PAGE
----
The Official Patient's Sourcebook on Invasive Candidiasis. San Diego, CA: Icon Health Publications, 2002.
Greenberg, Michael E. "Candidiasis." eMedicine, September 1, 2004. Available online at <www.emedicine.com/ped/topic312.htm> (accessed December 7, 2004).
Judith Sims Richard H. Lampert
Candidiasis is an infection that is caused by members of the fungal genus Candida.
The two most common species associated with Candidiasis are Candida albicans and Candida glabrata. Less commonly, but still able to cause the infection, are Candida tropicalis, Candida parapsilosis, Candida guilliermondi, and Candida krusei.
The fungus is a normal resident of the body, typically in the mouth and the gastrointestinal tract. In these habitats, the microorganism normally colonizes the cell surface. In healthy people in the United States, Candida species colonize more than half of these individuals. The presence of the fungus is beneficial. Invading bacteria are recognized by the Candida cells and are destroyed. Thus, the fungi complement the immune system and other defenses of the body against infection.
When the body is in proper balance with respect to the microbial flora, the fungi exist as a so-called yeast form. These are not capable of invasion. However, Candida can infect areas of the body that are warm and moist. These include the eye (conjunctivitis), fingernails, rectum, folds in the skin, and, in infants, the skin irritation in infants known commonly as diaper rash. Typically, such infections are more of an inconvenience than a dangerous health concern.
However, in people whose immune systems are compromised in some way, or when the normal balance of the microbial flora has been disrupted by, for example, antibiotic therapy, Candida can establish an infection. For example, an infection of the mouth region, which is referred to as oropharyngeal infection, was a very common infection in those whose immune system was deficient due to infection with the Human immunodeficiency virus . More aggressive antiviral therapy has reduced the incidence of the infection.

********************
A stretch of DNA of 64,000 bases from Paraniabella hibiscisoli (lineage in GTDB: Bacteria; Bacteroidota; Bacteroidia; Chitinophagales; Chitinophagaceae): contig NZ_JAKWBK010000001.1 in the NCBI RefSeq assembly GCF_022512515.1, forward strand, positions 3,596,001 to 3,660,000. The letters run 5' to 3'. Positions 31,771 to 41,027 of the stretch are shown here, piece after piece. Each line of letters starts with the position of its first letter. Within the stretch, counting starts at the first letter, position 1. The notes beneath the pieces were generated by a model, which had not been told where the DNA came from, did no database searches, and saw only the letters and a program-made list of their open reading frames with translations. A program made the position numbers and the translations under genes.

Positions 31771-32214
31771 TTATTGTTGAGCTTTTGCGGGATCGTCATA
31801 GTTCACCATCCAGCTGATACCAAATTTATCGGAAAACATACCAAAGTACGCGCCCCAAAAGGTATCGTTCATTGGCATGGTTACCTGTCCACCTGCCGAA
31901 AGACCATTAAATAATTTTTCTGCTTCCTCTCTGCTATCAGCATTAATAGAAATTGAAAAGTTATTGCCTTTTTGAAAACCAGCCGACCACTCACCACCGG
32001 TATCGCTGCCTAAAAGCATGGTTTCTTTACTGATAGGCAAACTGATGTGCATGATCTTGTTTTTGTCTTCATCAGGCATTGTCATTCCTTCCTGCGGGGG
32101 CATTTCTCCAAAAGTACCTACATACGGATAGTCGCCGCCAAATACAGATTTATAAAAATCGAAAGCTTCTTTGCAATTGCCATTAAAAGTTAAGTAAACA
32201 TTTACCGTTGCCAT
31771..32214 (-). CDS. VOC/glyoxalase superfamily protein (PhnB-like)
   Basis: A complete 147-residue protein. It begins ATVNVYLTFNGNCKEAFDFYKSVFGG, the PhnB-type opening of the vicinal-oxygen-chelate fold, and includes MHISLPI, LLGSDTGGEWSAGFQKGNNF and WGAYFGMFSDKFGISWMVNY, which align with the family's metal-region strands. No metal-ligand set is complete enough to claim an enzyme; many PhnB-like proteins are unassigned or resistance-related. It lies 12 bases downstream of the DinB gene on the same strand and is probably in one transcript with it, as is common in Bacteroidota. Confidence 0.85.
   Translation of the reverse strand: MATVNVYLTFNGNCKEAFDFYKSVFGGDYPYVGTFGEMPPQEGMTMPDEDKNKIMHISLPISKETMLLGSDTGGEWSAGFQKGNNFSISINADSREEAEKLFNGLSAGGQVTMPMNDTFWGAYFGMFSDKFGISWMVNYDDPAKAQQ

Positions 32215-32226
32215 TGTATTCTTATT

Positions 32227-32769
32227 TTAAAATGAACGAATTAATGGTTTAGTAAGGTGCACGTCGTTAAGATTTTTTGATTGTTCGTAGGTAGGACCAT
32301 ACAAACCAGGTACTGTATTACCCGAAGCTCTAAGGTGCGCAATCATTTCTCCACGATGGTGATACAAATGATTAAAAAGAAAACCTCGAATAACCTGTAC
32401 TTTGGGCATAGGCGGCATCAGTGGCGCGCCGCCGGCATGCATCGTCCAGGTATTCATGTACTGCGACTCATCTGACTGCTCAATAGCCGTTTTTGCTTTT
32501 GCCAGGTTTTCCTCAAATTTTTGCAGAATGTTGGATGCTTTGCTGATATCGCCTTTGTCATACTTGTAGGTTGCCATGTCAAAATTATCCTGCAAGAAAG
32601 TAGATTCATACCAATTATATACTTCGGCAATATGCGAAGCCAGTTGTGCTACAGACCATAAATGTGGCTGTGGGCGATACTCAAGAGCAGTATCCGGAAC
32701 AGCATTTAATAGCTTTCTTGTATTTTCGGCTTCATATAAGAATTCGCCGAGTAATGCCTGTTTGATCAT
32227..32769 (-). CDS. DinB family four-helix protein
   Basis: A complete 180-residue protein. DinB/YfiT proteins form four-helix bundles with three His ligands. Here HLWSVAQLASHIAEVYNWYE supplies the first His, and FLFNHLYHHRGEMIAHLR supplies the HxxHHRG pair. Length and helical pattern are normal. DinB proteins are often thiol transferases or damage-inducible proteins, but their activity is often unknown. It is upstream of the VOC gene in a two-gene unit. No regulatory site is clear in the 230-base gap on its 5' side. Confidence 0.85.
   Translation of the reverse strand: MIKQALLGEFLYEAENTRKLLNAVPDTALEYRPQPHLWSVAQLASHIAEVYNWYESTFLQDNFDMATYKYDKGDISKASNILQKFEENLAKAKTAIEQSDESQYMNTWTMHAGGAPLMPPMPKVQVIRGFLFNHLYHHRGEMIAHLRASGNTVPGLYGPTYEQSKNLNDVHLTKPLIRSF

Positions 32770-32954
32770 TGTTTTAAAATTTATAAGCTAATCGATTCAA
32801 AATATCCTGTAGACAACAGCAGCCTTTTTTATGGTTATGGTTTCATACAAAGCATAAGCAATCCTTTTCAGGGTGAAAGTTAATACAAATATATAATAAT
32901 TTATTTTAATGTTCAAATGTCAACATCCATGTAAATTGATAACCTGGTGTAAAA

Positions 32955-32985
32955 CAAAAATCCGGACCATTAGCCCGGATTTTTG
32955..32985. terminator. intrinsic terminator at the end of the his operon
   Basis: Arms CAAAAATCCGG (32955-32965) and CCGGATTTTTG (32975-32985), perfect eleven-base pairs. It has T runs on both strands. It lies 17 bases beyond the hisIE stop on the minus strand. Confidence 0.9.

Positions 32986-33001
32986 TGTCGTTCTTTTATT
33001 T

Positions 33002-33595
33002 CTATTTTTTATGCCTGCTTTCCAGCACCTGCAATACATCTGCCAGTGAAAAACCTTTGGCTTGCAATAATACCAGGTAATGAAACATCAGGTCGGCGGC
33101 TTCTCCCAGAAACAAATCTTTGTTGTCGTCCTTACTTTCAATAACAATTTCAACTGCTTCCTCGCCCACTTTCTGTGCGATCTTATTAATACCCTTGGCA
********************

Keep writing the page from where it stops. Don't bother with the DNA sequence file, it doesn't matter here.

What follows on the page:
Such infections are associated with the change from the Candida cells from the yeast form to a so-called mycelial fungal form. The mycelia produce long, root-like structures that are called rhizoids. The rhizoids can penetrate through the mucous cells that line the inside of the mouth and vagina, and through the epithelial cells that line the intestinal tract. This invasion can spread the infection to the bloodstream. As well, the microscopic holes that are left behind in the cell walls can be portals for the entry of toxins, undigested food, bacteria, and yeast.
In countries around the world where fungal infections are widespread in the populations, Candida species have over-taken Cryptococcus species as the most common cause of infections that affect the central nervous system of immunocompromised people.